Press Story

  • Just 2 per cent of total transport budget is spent on infrastructure to support active travel, IPPR finds
  • Less than one in five people walk, wheel or cycle every day, compared to more than one in four across Europe
  • London gets £24 per head of investment in active travel, compared to £10 per head in the rest of England
  • £35 per head per year for a decade is needed to deliver walking, wheeling and cycling infrastructure

Chronic underfunding of active travel across England is undermining efforts to get people walking, wheeling and cycling, instead of driving, according to a new report from IPPR. This failure has locked in more congestion and contributed to worsening air quality, making it harder to reduce emissions while also stifling local growth, the report says.

The UK lags behind its European counterparts, with fewer than one in five people walking, wheeling or cycling on an average day compared to more than one in four across Europe.

Disparities in active travel spending have also led to an investment gap equivalent to £2.3bn between London and the rest of England over a five-year period. London spent the equivalent of £24 per head per year between 2016 and 2021, while the rest of the country spent the equivalent of only £10 per head, the IPPR report finds.

However, even London’s spend on active travel is far below what is needed, IPPR says. Investment in active travel has historically been low across all of England, accounting for just 2 per cent of the total transport spend, leading to some of the lowest walking, wheeling and cycling rates in Europe.

Spending on active travel in England pales in comparison to the amounts spent on roads. In the 2016 to 2021 period, an average of £148 per person per year was spent on roads, over 10 times the amount spent on facilitating active travel across the country.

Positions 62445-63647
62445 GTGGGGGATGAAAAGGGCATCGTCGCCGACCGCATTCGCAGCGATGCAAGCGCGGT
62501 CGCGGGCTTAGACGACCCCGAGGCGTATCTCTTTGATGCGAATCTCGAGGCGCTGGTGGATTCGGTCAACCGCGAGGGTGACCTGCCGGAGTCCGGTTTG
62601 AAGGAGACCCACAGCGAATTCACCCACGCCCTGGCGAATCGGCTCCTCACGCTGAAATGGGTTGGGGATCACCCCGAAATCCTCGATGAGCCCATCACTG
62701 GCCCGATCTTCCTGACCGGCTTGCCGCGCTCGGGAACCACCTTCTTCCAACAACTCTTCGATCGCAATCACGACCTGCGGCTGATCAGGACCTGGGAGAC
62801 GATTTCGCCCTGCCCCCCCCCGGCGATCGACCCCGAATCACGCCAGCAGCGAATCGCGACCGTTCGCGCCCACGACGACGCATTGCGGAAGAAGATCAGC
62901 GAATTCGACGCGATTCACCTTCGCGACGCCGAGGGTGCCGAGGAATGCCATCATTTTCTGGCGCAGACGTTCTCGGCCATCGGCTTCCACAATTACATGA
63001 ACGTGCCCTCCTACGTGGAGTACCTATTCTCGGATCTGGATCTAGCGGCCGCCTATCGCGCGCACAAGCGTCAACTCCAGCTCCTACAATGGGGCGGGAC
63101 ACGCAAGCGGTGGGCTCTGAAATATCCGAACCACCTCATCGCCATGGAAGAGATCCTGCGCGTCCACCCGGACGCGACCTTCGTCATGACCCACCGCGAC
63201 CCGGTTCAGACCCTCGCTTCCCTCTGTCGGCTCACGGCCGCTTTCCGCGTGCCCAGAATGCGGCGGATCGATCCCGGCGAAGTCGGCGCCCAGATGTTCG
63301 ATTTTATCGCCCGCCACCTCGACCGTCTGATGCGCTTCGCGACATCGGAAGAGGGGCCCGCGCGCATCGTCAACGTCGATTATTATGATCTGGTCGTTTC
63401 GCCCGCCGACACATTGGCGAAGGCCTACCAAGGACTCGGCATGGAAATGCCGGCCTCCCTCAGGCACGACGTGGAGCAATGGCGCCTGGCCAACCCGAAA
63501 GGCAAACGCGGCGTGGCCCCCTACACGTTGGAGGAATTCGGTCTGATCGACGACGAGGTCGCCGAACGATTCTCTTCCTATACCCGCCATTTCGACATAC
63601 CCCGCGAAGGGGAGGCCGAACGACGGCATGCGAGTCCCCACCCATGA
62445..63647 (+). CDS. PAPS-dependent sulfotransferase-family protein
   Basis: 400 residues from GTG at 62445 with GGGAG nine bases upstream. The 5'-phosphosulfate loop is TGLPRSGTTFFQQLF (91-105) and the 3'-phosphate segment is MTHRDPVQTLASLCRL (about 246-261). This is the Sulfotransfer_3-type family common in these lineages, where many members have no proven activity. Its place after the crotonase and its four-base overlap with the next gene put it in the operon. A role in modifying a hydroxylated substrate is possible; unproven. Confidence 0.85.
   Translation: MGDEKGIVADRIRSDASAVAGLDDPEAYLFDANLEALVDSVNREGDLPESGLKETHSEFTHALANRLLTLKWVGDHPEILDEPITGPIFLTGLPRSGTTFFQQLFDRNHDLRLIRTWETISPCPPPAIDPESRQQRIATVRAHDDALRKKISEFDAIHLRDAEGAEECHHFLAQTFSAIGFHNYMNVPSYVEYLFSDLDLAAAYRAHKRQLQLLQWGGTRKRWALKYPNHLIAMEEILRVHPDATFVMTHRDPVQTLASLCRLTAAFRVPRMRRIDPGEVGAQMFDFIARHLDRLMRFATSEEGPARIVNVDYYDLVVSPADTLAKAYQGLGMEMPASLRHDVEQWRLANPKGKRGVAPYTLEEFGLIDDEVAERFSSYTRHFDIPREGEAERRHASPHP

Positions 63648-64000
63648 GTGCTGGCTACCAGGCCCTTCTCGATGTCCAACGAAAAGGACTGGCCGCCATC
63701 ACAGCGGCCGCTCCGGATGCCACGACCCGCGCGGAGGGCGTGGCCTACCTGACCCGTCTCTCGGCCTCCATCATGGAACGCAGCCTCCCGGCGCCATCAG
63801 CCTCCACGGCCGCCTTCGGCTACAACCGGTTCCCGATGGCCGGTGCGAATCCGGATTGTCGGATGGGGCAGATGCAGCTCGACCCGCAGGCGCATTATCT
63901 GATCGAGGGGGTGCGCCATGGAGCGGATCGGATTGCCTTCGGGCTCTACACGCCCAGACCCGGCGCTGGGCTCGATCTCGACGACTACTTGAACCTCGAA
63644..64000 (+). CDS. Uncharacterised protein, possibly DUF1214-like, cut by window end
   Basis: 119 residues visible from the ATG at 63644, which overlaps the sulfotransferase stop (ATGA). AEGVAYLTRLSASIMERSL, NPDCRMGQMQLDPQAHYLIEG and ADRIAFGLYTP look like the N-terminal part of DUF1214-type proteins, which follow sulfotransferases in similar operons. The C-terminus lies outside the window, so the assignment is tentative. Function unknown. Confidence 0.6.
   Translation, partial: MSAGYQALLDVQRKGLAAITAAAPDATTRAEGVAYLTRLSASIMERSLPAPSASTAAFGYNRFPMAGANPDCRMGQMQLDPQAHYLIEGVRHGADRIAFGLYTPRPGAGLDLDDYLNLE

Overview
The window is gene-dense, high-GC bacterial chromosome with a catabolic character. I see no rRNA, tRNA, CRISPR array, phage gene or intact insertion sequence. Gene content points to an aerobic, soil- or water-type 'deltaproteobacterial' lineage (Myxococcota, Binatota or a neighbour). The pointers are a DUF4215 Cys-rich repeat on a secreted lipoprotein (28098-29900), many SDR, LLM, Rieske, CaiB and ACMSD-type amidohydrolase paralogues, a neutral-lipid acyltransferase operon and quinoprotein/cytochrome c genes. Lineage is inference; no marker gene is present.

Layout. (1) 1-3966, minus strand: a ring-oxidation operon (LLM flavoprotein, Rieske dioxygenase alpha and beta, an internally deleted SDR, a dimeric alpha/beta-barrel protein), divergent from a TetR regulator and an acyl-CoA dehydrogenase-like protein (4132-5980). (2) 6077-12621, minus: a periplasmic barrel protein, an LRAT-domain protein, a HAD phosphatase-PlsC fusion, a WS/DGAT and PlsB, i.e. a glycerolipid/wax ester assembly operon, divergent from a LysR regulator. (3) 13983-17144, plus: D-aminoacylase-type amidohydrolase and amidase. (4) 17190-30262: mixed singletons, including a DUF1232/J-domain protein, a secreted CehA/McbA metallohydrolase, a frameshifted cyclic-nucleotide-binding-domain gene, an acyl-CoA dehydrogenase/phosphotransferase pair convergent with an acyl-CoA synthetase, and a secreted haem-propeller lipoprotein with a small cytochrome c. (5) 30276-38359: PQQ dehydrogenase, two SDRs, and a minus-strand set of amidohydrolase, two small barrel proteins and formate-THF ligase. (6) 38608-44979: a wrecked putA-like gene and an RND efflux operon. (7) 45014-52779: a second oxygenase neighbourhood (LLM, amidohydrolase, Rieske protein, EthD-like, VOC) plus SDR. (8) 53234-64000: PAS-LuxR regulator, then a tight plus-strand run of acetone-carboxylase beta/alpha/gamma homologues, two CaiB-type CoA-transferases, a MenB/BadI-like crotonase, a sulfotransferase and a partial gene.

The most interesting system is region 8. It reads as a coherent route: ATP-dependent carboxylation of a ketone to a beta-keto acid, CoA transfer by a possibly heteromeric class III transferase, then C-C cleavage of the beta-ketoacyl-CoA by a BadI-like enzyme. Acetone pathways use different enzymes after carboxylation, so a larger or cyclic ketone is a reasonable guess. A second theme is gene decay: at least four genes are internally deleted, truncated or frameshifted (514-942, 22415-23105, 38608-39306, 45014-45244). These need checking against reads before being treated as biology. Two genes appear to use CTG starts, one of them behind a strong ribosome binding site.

Funding for active travel schemes faces an uncertain future. Recently, the already low level of dedicated funding was cut by £233 million and the rhetoric surrounding the government’s new “plan for drivers” has clearly signalled that promoting active travel is no longer considered the priority it once was.

The report makes the case that investing in active travel to increase journeys made by walking, wheeling and cycling has health, climate and wellbeing benefits and also offers a way to create green jobs, boost the economy and deliver safer streets.

  • Shifting short journeys from cars to active travel would save the NHS £17 billion over 20 years through improved health and wellbeing
  • For every £1 spent on active travel infrastructure, there is an average return on investment of £5.62, compared to just £2.50 for roads
  • Doubling cycling and increasing walking as alternatives to car transport would prevent 8,300 premature deaths and save £567 million per year though improved air quality
  • Reducing car miles by 25 per cent, a requirement for meeting the UK’s 2030 climate commitments, relies on cycling levels increasing by at least 20 per cent within the decade.

In order to gain the economic, health and environmental benefits of active travel, IPPR is proposing a new funding settlement: